"You will never hear of a CCC veteran – and there are still a few of them among us – who didn’t consider his experience in 'the C’s' to have been life-changing."
EDITOR’S NOTE: The following first appeared as an editorial in The Mountain Eagle, the weekly newspaper in Whitesburg, Kentucky. It is the second of two editorials in the Eagle responding to a report from Eastern Kentucky by Diane Sawyer for the ABC news show 20/20. B. L. Dotson-Lewis wrote about this program for the Yonder.
Last week in this space we wrote about Diane Sawyer’s recent ABC News documentary, “A Hidden America: Children of the Mountains,” and the need to do more than dramatize the grim but all-too-familiar problems of Appalachia. We noted that we had been struck by something that Kentucky historian Ron Eller said about the need for fresh thinking about the region’s future. “We just need to be willing to dream,” he told ABC.
He’s right. And there hasn’t been enough of that lately. Forty-some years ago, a smattering of hopeful Kentuckians and other like-minded Americans dreamed the War on Poverty into being. It never became more than a half-hearted war, partly because the other war of that era – Vietnam – robbed it of resources. But, largely through the efforts of the Appalachian Regional Commission, it did at least channel some funds to the region to build modern highways and other infrastructure improvements. Without those basic changes, it’s hard to imagine how eastern Kentucky would survive today.
Still, when we get to dreaming about how to help change the lives of young men and women who are living without much hope today – stuck in poverty, nothing to look forward to, no obvious reason to stay in school, not much chance of finding a job, dealing and doing drugs because that’s what their peers are mostly doing – we don’t look back to the War on Poverty. We look back further, dreaming of a time when the federal government acted boldly and decisively to help millions of Americans who were down on their luck, and we dream about whether something like that could happen again.
By the time Franklin Delano Roosevelt took the oath of office as president in 1933, the Great Depression was already in its third full year. The nation’s banking system had failed; its mines, mills and factories had largely fallen silent; and one of every four Americans was jobless. All over the country, young men who had grown up expecting to find places in the workforce (which was then still largely male) discovered that nobody was hiring. Millions of the jobless young were poorly educated and without skills. They faced a future of poverty and despair – much like the future faced by many of today’s young eastern Kentuckians, male and female alike, whose lack of hope, education, skills, and self-respect greases the skids that plummet them into dependence on drugs and welfare.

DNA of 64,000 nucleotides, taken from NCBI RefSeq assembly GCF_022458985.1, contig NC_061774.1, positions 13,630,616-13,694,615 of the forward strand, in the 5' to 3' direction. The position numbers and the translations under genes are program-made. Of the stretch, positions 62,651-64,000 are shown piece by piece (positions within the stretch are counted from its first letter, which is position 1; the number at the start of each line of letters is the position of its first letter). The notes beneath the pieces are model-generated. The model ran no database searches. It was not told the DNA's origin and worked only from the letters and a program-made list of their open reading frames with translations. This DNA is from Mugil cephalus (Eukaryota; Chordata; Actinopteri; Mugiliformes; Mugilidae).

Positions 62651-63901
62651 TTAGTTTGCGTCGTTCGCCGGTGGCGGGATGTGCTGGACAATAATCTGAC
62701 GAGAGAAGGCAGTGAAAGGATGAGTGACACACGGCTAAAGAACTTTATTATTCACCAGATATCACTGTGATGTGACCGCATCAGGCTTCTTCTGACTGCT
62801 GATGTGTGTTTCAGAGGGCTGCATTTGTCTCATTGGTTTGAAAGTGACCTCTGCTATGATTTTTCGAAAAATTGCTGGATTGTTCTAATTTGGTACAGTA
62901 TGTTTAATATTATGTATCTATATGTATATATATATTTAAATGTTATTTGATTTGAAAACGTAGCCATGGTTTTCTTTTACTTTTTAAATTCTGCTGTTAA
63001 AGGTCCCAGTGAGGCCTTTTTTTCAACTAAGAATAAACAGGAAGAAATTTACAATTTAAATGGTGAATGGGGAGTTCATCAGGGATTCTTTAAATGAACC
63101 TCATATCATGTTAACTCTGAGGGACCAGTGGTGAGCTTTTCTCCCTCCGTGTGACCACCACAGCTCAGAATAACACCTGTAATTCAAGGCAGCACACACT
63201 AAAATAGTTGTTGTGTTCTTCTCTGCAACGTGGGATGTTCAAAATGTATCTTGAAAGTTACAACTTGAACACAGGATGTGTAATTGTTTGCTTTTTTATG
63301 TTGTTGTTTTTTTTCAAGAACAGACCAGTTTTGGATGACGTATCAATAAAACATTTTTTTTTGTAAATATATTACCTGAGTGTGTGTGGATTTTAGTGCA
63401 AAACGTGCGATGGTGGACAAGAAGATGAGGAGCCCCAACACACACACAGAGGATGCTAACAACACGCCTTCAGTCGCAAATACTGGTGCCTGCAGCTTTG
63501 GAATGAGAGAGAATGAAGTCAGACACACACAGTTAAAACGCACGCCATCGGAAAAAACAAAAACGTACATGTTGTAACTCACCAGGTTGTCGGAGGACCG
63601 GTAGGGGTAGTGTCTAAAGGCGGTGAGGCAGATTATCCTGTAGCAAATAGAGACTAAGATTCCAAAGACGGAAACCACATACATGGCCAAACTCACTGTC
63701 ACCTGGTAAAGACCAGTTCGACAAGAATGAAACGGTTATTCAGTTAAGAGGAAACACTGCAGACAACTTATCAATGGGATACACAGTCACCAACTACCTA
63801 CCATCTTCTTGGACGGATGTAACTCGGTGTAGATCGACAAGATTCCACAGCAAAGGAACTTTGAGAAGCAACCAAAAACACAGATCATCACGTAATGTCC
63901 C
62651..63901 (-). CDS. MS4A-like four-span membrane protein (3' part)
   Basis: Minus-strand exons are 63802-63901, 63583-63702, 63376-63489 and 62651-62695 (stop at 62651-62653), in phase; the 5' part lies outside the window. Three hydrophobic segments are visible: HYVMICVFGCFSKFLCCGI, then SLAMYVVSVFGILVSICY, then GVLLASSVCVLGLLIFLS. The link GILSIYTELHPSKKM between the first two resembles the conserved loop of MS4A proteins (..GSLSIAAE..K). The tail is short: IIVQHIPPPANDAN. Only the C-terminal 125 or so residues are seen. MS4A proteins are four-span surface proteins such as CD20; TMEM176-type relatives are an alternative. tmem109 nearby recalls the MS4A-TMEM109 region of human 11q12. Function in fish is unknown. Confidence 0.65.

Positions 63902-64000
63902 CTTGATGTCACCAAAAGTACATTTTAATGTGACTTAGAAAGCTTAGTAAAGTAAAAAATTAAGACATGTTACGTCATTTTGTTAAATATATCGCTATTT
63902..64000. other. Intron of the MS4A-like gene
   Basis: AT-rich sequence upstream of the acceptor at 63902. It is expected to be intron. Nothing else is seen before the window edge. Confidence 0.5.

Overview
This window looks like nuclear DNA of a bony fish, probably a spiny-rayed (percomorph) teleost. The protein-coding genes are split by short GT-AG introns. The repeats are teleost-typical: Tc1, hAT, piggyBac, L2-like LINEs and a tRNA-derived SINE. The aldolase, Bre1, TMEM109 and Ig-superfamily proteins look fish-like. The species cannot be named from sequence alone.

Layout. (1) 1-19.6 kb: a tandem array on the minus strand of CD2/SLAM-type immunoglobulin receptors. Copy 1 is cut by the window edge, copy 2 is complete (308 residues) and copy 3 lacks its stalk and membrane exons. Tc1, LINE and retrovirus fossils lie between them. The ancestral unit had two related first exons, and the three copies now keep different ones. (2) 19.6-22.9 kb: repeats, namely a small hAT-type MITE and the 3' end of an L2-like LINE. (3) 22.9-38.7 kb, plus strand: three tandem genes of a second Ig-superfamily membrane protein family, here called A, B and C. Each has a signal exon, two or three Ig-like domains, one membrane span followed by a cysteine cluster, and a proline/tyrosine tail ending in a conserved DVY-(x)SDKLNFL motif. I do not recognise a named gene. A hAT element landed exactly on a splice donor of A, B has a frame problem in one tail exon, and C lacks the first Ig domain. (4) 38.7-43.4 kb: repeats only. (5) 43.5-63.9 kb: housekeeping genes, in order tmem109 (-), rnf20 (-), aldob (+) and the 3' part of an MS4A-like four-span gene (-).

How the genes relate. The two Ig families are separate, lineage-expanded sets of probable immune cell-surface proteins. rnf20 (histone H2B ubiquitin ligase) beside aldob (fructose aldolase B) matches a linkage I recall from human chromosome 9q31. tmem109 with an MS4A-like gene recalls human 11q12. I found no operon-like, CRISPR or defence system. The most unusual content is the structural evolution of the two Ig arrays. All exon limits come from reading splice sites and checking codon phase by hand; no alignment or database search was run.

Roosevelt acted fast. He didn’t believe in the dole, and within days he set up a temporary work-relief program that provided useful, paying jobs to millions of laid-off workers who desperately needed to be able to support their families. And in less than six weeks – 37 days from enactment to implementation – he had a program under way that was uniquely geared to meeting the needs of jobless young people while also spurring the restoration of forests and farmlands that had been stripped and eroded by the heedless timbering and plowing practices of the greed-driven past.
FDR called this new program the Civilian Conservation Corps (CCC), and he was fully aware that the name had a double meaning. Civilians would do valuable conservation work – and learning to work together as part of a corps would also conserve civilians, turning them into productive members of a society that would soon need and appreciate them.